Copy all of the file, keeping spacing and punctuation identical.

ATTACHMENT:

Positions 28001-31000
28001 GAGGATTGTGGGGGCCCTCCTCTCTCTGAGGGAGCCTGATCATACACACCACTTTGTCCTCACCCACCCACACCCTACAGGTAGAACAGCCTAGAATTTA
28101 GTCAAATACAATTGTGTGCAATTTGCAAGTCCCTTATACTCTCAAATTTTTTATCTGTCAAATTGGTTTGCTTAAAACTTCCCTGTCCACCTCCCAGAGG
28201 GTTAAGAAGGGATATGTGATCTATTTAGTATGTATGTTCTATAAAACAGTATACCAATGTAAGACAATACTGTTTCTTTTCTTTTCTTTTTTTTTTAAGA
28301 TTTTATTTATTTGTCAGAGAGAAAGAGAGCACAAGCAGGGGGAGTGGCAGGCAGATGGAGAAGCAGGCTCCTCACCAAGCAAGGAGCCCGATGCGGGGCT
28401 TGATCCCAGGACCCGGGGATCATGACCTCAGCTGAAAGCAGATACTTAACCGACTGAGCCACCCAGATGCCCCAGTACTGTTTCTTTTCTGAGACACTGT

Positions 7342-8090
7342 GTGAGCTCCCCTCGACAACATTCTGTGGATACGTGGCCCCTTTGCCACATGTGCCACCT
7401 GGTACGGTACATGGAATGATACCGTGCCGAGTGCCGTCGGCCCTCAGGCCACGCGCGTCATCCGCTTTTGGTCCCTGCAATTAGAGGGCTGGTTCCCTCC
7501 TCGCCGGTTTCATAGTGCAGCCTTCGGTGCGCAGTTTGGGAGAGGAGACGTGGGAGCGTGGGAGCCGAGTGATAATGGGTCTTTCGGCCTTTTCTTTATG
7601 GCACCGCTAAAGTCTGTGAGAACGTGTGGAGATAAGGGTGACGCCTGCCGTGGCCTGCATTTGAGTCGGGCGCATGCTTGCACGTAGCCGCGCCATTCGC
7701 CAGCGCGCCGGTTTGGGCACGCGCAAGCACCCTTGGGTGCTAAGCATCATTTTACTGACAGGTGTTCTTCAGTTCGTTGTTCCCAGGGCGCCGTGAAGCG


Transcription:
Positions 28001-31000
28001 GAGGATTGTGGGGGCCCTCCTCTCTCTGAGGGAGCCTGATCATACACACCACTTTGTCCTCACCCACCCACACCCTACAGGTAGAACAGCCTAGAATTTA
28101 GTCAAATACAATTGTGTGCAATTTGCAAGTCCCTTATACTCTCAAATTTTTTATCTGTCAAATTGGTTTGCTTAAAACTTCCCTGTCCACCTCCCAGAGG
28201 GTTAAGAAGGGATATGTGATCTATTTAGTATGTATGTTCTATAAAACAGTATACCAATGTAAGACAATACTGTTTCTTTTCTTTTCTTTTTTTTTTAAGA
28301 TTTTATTTATTTGTCAGAGAGAAAGAGAGCACAAGCAGGGGGAGTGGCAGGCAGATGGAGAAGCAGGCTCCTCACCAAGCAAGGAGCCCGATGCGGGGCT
28401 TGATCCCAGGACCCGGGGATCATGACCTCAGCTGAAAGCAGATACTTAACCGACTGAGCCACCCAGATGCCCCAGTACTGTTTCTTTTCTGAGACACTGT

Positions 7342-8090
7342 GTGAGCTCCCCTCGACAACATTCTGTGGATACGTGGCCCCTTTGCCACATGTGCCACCT
7401 GGTACGGTACATGGAATGATACCGTGCCGAGTGCCGTCGGCCCTCAGGCCACGCGCGTCATCCGCTTTTGGTCCCTGCAATTAGAGGGCTGGTTCCCTCC
7501 TCGCCGGTTTCATAGTGCAGCCTTCGGTGCGCAGTTTGGGAGAGGAGACGTGGGAGCGTGGGAGCCGAGTGATAATGGGTCTTTCGGCCTTTTCTTTATG
7601 GCACCGCTAAAGTCTGTGAGAACGTGTGGAGATAAGGGTGACGCCTGCCGTGGCCTGCATTTGAGTCGGGCGCATGCTTGCACGTAGCCGCGCCATTCGC
7701 CAGCGCGCCGGTTTGGGCACGCGCAAGCACCCTTGGGTGCTAAGCATCATTTTACTGACAGGTGTTCTTCAGTTCGTTGTTCCCAGGGCGCCGTGAAGCG